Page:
Marin cities rebel against regional planning

Corte Madera, population 9,300, kicked off a fierce debate in Marin over housing mandates earlier this year when the town council voted to become the first member to secede from the Association of Bay Area Governments.

At the time, the nine-county planning agency (until then, made up of representatives of every Bay Area city) was launching a big regional housing-growth initiative called Plan Bay Area.

Now, several local groups across the Bay Area are questioning the value of the regional plan, saying it will sacrifice local control. They also say the proposed developments for Marin — some of which are built on the sides of freeways — won’t create either walkable communities or transit hubs, which are among the plan’s intended “smart growth” goals.

While there is hardly a mass revolt, local resistance is still a worry for regional planners. Pinole, in the East Bay, made a similar decision to leave the association in July 2011, but later reversed course and rejoined the agency.

Corte Madera has no plans to reverse its decision, which would not go into effect until July 2013. While critics argue that the move is largely symbolic, a groundswell of community support in the county has coalesced behind the decision.

“This is really about whether a small town should be forced to turn into a big city,” said Mayor Bob Ravasio. “We thought about this. We’re not crazy.”

At a series of talks and meetings in March and April, the Marin Communities Coalition for Local Control brought together community groups in a countywide discussion about regional planning mandates. The meetings drew county supervisor and congressional candidate Susan Adams, supervisor candidates David Weinsoff and Eva Long, and state Assembly candidate Marc Levine.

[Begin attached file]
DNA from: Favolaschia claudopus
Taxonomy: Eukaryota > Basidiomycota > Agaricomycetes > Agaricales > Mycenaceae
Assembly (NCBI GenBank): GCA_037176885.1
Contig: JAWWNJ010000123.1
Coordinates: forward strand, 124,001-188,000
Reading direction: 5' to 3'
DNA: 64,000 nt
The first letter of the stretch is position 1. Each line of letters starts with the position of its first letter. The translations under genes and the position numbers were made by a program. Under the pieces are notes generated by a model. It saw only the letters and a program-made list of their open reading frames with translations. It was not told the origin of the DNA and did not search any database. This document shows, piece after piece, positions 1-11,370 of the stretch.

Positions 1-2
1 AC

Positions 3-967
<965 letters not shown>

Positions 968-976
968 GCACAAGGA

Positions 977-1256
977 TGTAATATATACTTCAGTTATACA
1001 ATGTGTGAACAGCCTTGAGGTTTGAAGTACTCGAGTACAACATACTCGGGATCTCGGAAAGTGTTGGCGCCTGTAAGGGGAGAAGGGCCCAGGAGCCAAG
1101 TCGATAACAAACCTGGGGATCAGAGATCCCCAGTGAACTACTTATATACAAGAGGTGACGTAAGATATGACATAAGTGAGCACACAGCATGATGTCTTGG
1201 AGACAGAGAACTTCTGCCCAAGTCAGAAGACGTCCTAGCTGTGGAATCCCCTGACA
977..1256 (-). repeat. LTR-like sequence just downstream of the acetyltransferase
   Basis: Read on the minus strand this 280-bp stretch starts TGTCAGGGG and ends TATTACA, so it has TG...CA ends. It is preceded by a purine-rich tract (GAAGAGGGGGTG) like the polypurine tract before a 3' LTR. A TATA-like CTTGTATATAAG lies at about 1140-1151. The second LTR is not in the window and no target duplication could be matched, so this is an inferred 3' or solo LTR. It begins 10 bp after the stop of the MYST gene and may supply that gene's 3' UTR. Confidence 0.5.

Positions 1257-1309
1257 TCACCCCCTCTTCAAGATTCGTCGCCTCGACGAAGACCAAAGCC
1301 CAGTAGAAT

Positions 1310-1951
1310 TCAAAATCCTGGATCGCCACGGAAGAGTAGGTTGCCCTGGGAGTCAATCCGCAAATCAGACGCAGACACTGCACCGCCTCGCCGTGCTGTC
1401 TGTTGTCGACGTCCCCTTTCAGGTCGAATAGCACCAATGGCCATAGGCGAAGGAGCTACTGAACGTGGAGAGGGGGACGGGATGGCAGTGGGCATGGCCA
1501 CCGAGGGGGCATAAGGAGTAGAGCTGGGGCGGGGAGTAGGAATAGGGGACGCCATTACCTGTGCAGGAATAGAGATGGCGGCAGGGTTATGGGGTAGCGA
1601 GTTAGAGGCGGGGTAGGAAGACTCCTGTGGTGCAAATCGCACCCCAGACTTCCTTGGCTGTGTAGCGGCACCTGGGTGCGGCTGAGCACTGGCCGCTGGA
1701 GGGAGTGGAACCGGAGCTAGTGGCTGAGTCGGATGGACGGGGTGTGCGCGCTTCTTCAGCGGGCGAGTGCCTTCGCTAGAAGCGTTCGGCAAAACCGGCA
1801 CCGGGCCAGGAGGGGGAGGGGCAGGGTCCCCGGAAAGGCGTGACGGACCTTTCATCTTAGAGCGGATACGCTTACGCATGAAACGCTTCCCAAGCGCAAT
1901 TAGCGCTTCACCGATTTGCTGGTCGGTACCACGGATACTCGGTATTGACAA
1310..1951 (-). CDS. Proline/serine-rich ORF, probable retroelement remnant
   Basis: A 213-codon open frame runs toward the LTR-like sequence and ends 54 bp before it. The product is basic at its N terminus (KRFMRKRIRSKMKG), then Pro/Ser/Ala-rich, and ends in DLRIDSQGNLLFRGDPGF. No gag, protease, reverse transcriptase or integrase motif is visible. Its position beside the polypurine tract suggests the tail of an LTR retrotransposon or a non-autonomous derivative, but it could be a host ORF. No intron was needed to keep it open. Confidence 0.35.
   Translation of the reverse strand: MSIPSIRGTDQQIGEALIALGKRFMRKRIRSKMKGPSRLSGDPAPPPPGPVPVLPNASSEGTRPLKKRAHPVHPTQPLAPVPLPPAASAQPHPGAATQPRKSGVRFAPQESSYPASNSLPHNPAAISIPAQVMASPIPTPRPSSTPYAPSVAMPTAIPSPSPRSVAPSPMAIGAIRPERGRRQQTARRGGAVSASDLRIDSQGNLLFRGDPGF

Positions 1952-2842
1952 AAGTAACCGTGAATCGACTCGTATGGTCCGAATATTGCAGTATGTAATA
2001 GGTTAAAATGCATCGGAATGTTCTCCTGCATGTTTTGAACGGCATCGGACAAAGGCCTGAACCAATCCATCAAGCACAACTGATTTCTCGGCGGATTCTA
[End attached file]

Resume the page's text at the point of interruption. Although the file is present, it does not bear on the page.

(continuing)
Some activists hope to create an independent council of Marin governments that would operate separately from the Association of Bay Area Governments.

“We need to stand up and resist political pressures and dominance of unelected officials that have no stake in the Marin County community,” Corte Madera Councilwoman Carla Condon wrote in an op-ed in the Marin Independent Journal, urging other towns to follow in Corte Madera’s footsteps. “Without local control, we are unable to protect and sustain the quality of life, character and natural beauty of Marin County.”


Critics of the regional plan and housing requirements span the political spectrum, from not-in-my-backyard conservatives to liberal activists who argue that planners’ ideas about smart growth are not actually very smart. All of them agree that decisions about where and how to build should be made on a local level. 

“If you’ve angered the moderate communities of Larkspur and Corte Madera, then you’ve gone wildly off-track,” said Weinsoff, a candidate for the Marin Board of Supervisors and a Fairfax councilman.

Residents say they can get behind the goals of Plan Bay Area: decreasing greenhouse gases and providing affordable housing near jobs. The regional plan favors high-density, multistory complexes near transit corridors to achieve these goals. But critics say that zoning in Marin and other counties would ultimately create high-rises next to freeways, which neither would force residents to drive less nor be enjoyable places to live.